Acute Ischemic Stroke in a 13-Year-Old Girl: An Unusual Etiology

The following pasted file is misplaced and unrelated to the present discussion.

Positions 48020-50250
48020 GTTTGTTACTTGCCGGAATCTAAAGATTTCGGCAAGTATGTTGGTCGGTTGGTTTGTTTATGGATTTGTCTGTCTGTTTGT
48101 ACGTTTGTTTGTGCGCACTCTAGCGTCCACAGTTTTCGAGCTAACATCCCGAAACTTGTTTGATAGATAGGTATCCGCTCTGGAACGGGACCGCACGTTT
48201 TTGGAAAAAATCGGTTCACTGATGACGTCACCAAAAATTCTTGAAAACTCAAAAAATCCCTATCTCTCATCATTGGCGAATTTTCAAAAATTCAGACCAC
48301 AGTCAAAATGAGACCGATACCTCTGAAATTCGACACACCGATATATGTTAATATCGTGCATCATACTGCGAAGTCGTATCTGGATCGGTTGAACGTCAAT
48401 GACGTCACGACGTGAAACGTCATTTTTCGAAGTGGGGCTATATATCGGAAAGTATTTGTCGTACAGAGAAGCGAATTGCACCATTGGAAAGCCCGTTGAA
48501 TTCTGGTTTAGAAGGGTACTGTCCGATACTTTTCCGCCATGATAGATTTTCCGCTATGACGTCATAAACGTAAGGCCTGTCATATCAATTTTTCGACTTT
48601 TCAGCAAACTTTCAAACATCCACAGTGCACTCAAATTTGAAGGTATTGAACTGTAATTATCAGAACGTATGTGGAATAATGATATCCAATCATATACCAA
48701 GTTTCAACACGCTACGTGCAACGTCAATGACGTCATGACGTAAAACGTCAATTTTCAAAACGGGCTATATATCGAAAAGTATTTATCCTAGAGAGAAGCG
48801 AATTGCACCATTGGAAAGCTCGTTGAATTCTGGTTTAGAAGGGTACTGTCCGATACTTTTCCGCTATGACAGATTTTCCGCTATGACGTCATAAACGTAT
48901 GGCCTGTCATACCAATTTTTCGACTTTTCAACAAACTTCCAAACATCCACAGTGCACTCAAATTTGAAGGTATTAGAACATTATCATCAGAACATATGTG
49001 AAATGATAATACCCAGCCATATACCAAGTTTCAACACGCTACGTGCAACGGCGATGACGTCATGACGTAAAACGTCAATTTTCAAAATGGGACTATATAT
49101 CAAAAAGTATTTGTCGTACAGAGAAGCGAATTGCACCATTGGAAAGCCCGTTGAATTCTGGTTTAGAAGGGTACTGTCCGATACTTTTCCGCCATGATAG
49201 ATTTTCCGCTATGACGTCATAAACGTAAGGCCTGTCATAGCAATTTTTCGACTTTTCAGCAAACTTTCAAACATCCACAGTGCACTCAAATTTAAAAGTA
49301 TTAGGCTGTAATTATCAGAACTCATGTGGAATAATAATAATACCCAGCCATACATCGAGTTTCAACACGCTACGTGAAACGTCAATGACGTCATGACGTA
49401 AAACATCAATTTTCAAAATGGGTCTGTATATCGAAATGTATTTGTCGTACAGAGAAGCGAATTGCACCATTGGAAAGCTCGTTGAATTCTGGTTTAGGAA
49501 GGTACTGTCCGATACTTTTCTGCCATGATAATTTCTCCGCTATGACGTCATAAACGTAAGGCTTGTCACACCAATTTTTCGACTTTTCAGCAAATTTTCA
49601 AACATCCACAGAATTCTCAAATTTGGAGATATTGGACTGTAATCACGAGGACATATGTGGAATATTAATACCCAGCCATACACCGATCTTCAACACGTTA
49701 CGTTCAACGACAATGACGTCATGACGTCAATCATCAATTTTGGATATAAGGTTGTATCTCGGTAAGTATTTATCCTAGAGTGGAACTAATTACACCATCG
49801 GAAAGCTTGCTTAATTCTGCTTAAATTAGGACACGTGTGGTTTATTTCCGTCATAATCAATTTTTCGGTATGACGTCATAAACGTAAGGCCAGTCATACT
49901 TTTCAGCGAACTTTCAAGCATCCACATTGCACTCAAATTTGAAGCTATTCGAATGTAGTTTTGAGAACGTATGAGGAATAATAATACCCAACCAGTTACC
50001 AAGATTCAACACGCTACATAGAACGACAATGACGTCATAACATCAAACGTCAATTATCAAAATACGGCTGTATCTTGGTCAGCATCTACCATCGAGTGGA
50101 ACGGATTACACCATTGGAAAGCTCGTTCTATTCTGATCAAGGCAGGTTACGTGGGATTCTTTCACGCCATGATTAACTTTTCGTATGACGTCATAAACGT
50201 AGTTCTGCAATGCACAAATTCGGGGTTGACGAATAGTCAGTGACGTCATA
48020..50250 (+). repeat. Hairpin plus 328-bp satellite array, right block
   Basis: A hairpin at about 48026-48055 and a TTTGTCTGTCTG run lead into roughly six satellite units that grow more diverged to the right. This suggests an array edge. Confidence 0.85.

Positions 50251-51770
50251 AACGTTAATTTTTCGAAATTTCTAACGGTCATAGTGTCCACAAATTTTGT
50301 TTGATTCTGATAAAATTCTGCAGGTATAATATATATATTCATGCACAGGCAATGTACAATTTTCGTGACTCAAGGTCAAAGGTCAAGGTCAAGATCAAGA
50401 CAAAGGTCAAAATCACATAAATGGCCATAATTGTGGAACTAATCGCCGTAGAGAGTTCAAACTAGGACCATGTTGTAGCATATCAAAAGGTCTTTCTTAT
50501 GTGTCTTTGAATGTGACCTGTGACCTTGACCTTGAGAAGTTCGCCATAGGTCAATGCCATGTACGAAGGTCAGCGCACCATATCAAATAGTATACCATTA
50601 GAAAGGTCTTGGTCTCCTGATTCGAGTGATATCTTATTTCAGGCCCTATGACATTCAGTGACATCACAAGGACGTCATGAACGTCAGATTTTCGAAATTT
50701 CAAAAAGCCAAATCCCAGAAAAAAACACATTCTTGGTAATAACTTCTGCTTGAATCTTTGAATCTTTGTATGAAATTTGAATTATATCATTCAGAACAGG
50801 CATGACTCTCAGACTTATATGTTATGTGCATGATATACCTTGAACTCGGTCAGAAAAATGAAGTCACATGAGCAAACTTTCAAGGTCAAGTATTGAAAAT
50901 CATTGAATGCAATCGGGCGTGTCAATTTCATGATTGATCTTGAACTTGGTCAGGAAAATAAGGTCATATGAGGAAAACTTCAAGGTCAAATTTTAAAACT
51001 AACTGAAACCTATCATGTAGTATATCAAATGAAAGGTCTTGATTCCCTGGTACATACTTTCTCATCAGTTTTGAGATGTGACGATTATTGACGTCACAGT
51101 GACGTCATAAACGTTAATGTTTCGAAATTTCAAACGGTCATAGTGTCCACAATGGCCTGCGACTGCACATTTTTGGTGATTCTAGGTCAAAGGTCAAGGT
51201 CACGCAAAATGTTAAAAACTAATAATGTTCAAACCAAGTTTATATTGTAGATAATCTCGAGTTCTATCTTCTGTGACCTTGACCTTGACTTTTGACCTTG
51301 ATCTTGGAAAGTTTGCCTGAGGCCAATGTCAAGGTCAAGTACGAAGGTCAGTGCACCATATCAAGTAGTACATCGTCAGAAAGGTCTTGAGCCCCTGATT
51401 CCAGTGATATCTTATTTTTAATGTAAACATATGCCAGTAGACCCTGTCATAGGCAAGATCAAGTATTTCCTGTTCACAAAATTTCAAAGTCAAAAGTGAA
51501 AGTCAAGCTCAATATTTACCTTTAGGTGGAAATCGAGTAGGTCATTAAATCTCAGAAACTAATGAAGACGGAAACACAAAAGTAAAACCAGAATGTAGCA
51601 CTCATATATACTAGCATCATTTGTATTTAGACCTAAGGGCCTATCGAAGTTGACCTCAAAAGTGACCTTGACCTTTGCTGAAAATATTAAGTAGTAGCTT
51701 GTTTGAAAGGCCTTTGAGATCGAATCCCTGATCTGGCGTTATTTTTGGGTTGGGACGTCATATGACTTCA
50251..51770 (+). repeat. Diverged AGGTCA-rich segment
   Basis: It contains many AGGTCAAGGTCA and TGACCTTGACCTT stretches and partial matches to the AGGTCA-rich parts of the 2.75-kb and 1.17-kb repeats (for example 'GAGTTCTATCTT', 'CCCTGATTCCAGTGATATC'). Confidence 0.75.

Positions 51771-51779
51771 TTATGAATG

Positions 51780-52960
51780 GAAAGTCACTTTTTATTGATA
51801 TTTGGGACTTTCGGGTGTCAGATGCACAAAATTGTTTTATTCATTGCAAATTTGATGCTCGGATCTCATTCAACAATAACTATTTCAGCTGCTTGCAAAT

Acute ischemic stroke is rare in children and is associated with heart, hematologic, and vascular conditions. A high index of suspicion is required for proper diagnosis and intervention. We report a case of an acute ischemic stroke in a 13-year-old girl with a past medical history of left subscapular arteriovenous malformation. She started complaining of fever and nasal obstruction four days before admission, followed by a brief episode of blurred vision and vomiting two days later, as well as a headache on the day of admission. Facial asymmetry and slowed speech started at admission, and examination revealed right hemiparesis with homolateral facial involvement and ataxia. Magnetic resonance imaging confirmed a left pons ischemic lesion, and we started anticoagulation / anti-aggregation treatment. Angio-magnetic resonance revealed occlusion of the basilar artery and narrowing of the right vertebral artery. A complete resolution of basilar artery occlusion was noted after 40 days, while narrowing of the vertebral artery persisted. We discuss factors contributing to acute ischemic stroke and strategies to prevent future events.


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